When it comes to mental health, it all begins by the attitude you choose to display to the world around you. Furthering this point, it is important to embrace that human attitude is a choice, meaning that each one of us has the ability to decide what attitude we want to project to the world. Right now, you can walk outside and decide to smile, frown, or project any kind of emotion you want — but it is important to note that the world will respond in a congruent state to the attitude you display. By choosing to stand upright and confident, combined with inviting eye contact and a warm smile, you will more likely receive those same qualities in return from the people you meet. Conversely, by choosing to slouch and frown you will soon witness the same qualities in return, or worse yet, people simply won’t hang around very long in your company. These findings are important to note, especially as they apply to mental health and wellness.
The world is a mirror
Psychology studies have consistently shown that humans regularly adjust their mood and affect to the company they keep, for better or for worse. When we choose to smile and genuinely engage with others, we soon see our company begin to reciprocate and offer the same in return, allowing our mental health to improve. This dynamic is important as both parties benefit by displaying a positive affect, boosting endorphins and optimism along the way. Sadly, we can also bring others down and thereby confirm our own inadequacy by simply not appearing interested in others. In these examples, the world mirrors back the same disinterest we display, and often this experience only confirms that we really shouldn’t be very happy and our mental health suffers as a result.
When I teach psychology courses I often use a training video that really illustrates the point about the power of attitude. In the first scene, a woman is shown walking through a park by herself clearly sad and dejected (slouching body language, eyes looking at the ground, etc). Soon a male jogger passes by, and upon recognizing the woman he emphatically says hello and how nice it is to see the woman again. Unfortunately, the woman does not respond with the same enthusiasm, and in fact barely responds at all. After a few awkward moments, the man politely says he has to go and jogs away, leaving the woman even more sad and dejected when she says to herself “there, I blew it again, nobody ever wants to spend time in my company!” The problem with her self-assessment, as you might have guessed, is that the attitude she projected quickly zapped the jogger’s positive attitude and prompted him to cut the encounter short, furthering the cycle of depression in the woman with her faulty self-appraisal that she simply isn’t interesting to others.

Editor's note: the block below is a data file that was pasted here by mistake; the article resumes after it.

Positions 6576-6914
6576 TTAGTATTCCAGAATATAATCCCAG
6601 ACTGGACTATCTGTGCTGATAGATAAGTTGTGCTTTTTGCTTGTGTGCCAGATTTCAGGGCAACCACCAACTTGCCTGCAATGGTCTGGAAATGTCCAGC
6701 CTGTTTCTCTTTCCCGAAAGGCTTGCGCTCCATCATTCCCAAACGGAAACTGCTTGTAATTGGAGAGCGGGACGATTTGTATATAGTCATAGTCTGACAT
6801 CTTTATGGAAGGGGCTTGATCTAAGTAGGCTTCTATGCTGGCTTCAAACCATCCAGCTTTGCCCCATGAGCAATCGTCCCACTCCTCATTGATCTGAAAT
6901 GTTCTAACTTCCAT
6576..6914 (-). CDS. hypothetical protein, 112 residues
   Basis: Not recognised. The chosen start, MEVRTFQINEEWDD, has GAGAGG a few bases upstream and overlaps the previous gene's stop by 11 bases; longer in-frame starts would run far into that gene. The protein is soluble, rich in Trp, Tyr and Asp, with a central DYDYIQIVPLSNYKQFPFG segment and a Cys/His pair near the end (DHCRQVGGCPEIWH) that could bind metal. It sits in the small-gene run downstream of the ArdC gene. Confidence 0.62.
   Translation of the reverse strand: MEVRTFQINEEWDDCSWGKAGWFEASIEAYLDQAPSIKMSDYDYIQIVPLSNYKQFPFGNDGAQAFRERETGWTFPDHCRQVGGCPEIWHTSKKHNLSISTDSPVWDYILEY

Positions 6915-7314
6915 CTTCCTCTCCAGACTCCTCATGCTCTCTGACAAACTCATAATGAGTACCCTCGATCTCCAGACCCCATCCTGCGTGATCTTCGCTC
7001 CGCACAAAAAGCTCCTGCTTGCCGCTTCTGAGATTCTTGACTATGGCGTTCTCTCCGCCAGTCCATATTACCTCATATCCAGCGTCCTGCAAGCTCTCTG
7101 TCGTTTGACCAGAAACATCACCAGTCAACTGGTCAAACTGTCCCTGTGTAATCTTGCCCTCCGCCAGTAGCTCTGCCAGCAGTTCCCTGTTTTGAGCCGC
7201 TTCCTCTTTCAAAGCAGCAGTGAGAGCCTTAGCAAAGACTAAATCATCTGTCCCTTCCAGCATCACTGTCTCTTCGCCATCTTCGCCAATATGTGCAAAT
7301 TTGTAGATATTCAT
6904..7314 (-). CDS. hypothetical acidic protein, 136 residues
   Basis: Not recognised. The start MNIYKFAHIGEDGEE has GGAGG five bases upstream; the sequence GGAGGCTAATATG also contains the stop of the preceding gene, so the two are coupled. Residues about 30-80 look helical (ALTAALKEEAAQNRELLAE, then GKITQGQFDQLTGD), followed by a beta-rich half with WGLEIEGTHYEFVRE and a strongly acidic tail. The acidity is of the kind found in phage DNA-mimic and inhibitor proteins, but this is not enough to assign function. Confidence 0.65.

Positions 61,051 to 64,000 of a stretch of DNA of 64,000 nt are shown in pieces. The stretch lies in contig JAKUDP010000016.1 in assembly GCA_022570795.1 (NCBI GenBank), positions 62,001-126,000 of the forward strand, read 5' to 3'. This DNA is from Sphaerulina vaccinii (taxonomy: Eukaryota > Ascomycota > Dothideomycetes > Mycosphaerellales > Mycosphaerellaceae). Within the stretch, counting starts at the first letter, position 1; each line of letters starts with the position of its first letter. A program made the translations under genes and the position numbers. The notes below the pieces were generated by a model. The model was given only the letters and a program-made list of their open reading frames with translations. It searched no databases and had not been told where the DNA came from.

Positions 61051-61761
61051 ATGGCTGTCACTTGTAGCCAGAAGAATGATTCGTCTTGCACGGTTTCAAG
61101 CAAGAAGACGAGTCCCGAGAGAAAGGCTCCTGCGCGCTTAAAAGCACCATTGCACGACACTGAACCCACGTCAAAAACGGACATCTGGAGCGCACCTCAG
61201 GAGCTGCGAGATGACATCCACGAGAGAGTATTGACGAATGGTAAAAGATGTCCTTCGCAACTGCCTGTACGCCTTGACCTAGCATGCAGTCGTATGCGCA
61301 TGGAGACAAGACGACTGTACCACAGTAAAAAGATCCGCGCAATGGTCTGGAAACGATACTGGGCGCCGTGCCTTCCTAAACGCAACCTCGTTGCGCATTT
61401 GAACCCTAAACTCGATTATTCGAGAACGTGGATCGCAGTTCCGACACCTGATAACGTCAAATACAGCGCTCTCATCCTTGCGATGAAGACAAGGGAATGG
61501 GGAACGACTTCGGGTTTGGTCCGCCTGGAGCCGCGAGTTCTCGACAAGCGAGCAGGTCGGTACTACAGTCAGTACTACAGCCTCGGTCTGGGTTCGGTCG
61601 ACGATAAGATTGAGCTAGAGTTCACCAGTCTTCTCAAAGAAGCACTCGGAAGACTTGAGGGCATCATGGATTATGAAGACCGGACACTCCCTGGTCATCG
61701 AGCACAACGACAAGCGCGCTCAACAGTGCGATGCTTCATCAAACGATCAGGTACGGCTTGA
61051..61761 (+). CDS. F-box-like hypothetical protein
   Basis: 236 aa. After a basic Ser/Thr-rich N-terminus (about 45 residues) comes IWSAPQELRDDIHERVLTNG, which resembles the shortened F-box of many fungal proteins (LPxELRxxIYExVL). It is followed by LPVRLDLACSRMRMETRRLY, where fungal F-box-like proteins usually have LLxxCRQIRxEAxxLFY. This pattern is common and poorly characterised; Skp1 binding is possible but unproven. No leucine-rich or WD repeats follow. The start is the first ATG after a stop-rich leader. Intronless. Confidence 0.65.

Fortunately, the training video offers a second scenario, using the same woman walking through the park but this time she walks upright and smiles. The jogger again runs up to her, but this time his surprise is met with her similarly inviting warm enthusiasm. The two then extend warm pleasantries, converse for a few minutes, and as the jogger departs the woman is left smiling and excited to continue on with her day. In this example, the woman’s friendliness and warmth created and entirely different exchange, and the positive interaction improved her mental health as a result. No drugs or therapy needed, she simply decided to smile and engage and received the same positive qualities in return.
Life is not easy
Some might argue that while it is possible for humans to change their attitude in a positive direction, it isn’t always easy to do so. And to that point I agree! The truth is that when it comes to human happiness, health, and productivity, there really are few shortcuts and/or “easy” routes to go. But if the goal is to improve mental health and the overall quality of your life, starting with your own attitude adjustment is a much easier and safer way to go compared to ingesting a variety of psychotropic medications and/or embarking upon more rigorous and potentially dangerous life endeavors. It is important that we remember that most happy and productive people work at it, and that they don’t just fall out of bed and experience success. So the real question here is how bad do you want change, and are you willing to take the simplest and safest first step by adjusting your own attitude?
While it may not always be easy to smile and display a positive attitude, it is possible. The great news about choosing a positive attitude is that it has a powerful effect on the people you meet, as they will be more likely to offer their positive attitude in return. Why take unnecessary risks using prescription drugs when you can dramatically improve your mental health by making important attitude choices each day? Attitude projection is important as it not only helps you feel better, but it invites your company to do the same in return, all leading to better self-esteem and overall mental health.